Once the seedlings where at a suitable size we potted every single one on, giving each one star treatment, this was important as we didn’t want to miss any potential prospects. Over the course of the growing season we could select potential forms of interest and colour to grow on, this was an incredibly difficult task as we had so many different amazing looking variations.
We ended up choosing six varieties these all had unique distinctions whether it was form, colour or vigour, each one looked completely different to the next.
This Semponium is called Sienna for two reasons, it grows with the most amazing sienna red in the springtime. It is also named after the daughter of Mark Lea.
This Semponium grows with the most amazing formation, it naturally offsets with neat layers of rosettes to form an amazing pyramid which is just breath taking. Sienna grows with the formation of an Aeonium but the rosettes have a Sempervivum appearance, showing how amazing Semponiums really are.
When grown in strong light levels, Sienna will go the most amazing electric red like never seen before in other succulents.
xSemponium ‘Sienna’ is Surreal Succulents entry into the RHS Chelsea Flower show plant of the year 2021.
This Semponium is called ‘Vortex’ due to the amazing growth patters this plant can produce from its central Rossette resembling a vortex whirlpool spiral. It grows a large head up to 50cm across and it has many more leaf layers down the steam. This gives this plants a very attractive form.
This Semponium is called ‘Destiny’. One of the most unusual feature of this plant is the veiny structure of the leaves. It also has the most amazing colours which range from bright green to a very deep purple red. This plant can produce one very large flat head up to 60cm across. It can produce offsets underneath the main rosette which grow and branch.
This Semponium is called ‘Halo’ because of the white edges each leaf can develop in strong light levels. Halo grows with the growth formation of the Sempervivum forming tight clumps as it spreads. It has the leaf shape of the Aeonium making the plant a perfect blend of both is parentage.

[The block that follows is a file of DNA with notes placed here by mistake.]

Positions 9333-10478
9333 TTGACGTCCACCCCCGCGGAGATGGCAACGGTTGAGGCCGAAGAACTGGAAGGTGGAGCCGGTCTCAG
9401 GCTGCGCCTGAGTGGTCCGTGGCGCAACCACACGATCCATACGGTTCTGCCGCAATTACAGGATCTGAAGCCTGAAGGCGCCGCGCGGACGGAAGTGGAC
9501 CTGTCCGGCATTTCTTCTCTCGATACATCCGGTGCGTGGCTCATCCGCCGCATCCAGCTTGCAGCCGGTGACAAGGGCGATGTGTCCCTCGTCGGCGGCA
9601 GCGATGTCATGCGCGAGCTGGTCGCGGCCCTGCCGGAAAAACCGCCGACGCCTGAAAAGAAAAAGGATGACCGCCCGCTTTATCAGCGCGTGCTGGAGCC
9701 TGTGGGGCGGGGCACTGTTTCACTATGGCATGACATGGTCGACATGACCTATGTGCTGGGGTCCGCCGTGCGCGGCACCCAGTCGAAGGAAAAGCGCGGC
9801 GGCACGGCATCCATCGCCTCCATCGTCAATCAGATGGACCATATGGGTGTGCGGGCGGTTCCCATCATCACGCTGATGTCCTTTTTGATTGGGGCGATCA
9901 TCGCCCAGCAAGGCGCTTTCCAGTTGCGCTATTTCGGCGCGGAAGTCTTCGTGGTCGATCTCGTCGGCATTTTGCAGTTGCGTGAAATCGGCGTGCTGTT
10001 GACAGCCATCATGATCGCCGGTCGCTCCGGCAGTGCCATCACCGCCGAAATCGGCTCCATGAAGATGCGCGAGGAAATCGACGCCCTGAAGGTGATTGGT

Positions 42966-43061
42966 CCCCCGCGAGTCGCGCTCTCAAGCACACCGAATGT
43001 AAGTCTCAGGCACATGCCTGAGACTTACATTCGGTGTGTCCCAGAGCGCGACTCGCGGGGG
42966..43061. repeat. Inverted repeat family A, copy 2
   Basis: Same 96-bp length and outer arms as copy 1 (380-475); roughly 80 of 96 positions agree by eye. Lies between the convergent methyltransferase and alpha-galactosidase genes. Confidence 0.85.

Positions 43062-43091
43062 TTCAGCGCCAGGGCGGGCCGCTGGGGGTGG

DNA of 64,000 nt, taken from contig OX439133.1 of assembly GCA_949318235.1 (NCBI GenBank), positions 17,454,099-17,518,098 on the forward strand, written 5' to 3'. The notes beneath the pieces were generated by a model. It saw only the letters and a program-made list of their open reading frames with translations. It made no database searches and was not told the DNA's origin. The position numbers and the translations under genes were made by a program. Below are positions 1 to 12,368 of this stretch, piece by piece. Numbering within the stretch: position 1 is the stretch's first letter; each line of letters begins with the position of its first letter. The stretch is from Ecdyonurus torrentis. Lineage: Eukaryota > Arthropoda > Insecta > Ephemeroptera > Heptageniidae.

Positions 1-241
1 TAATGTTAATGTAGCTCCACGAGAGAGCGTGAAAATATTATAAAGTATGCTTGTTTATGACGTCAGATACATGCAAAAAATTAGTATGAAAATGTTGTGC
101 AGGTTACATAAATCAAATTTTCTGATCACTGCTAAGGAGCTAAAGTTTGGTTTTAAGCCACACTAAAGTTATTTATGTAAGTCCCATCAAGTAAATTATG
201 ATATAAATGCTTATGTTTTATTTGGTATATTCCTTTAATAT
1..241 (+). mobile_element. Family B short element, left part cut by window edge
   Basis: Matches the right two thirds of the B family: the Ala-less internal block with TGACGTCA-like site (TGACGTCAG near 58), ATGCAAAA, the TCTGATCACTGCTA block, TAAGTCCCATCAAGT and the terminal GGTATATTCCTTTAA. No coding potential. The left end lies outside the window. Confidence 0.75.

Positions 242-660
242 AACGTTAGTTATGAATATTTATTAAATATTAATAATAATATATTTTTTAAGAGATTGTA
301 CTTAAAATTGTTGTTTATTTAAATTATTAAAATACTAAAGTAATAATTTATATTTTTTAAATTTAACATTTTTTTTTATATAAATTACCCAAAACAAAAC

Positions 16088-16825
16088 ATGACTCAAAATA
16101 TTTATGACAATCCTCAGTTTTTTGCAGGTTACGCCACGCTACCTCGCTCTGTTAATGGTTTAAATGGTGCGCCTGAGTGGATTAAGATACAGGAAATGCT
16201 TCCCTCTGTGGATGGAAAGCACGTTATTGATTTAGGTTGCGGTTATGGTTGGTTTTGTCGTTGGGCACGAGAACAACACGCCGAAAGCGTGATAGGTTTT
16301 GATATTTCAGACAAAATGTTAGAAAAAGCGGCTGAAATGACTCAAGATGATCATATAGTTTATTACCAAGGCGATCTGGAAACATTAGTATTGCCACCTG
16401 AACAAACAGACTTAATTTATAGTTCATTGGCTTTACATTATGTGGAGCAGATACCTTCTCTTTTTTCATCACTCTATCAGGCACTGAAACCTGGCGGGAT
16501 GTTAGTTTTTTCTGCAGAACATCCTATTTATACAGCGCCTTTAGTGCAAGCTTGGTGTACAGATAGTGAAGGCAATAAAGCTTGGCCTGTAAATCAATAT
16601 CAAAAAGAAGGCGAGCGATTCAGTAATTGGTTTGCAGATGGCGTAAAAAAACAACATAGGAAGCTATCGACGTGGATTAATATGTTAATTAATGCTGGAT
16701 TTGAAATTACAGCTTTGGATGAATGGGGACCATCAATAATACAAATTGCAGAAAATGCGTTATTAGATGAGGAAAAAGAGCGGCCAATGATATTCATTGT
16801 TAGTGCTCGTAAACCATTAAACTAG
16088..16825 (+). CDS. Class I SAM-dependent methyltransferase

This Semponium is called ‘Diamond’ for the amazing diamond shaped leaves it has. This is especially clear in the centre of the rosette. It has an amazing bright green colour with a contrasting red outline to each leaf. This plant grows up to 35cm across and can also offset at the base.
xSemponium ‘Mrs Frosty’
This Semponium was named ‘Mrs Frosty’ after gardening legend and TV presenter Adam Frost’s wife. This plants name was decided on our Instagram live with Adam Frost over lockdown. It is a fantastic grower which has elongated spoon shape leaves. It has brown flecks that resemble ice crystals. It grows with an attractive green, brown colour which is capable of turning brown/ pink in strong light levels. It can grow to a large size in height and width 60 x 60cm. It can produce offsets layers of offsets making this a truly different looking Semponium.
The speed of growth of all the xSemponiums is fantastic, they grow incredibly quickly with immense hybrid vigour, the leaves look fresh and clean all year round, they also seem to have a shorter dormancy stage than their parentage.
Above all, the hardness of these xSemponiums is one of the most important features of these cross genetic hybrids, with hardness tests still ongoing. And a couple of winters under our belt, we have had xSemponium ‘Sienna’ survive temperatures to as low as -4, this is such an encouraging sign and gives us great hope for future breeding.
The Semponiums have received great interest and we decided to show them for the first time at the RHS Chelsea Flower Show 2020. Unfortunately, this show was cancelled because of the pandemic. So, the decision was made to save them until the shows return in 2021.
These plants will all feature in our show garden and we have even entered x Semponium ‘Sienna’ into the ‘Plant of the Year’ competition.
We are so excited to show case these plants at the world’s most prestigious show. The Semponiums give us a new range of colours, textures and forms to feature in our award-winning show gardens. These plants are so special in their own rights from their parentage, but it is also a chance to show how different and beautiful they are. We are planning to show them alongside many Aeoniums and other succulent plants. We are aiming to highlight that these really are a inter-generic hybrid when showcased in our display garden.
Images © Surreal Succulents & Mimi Connolly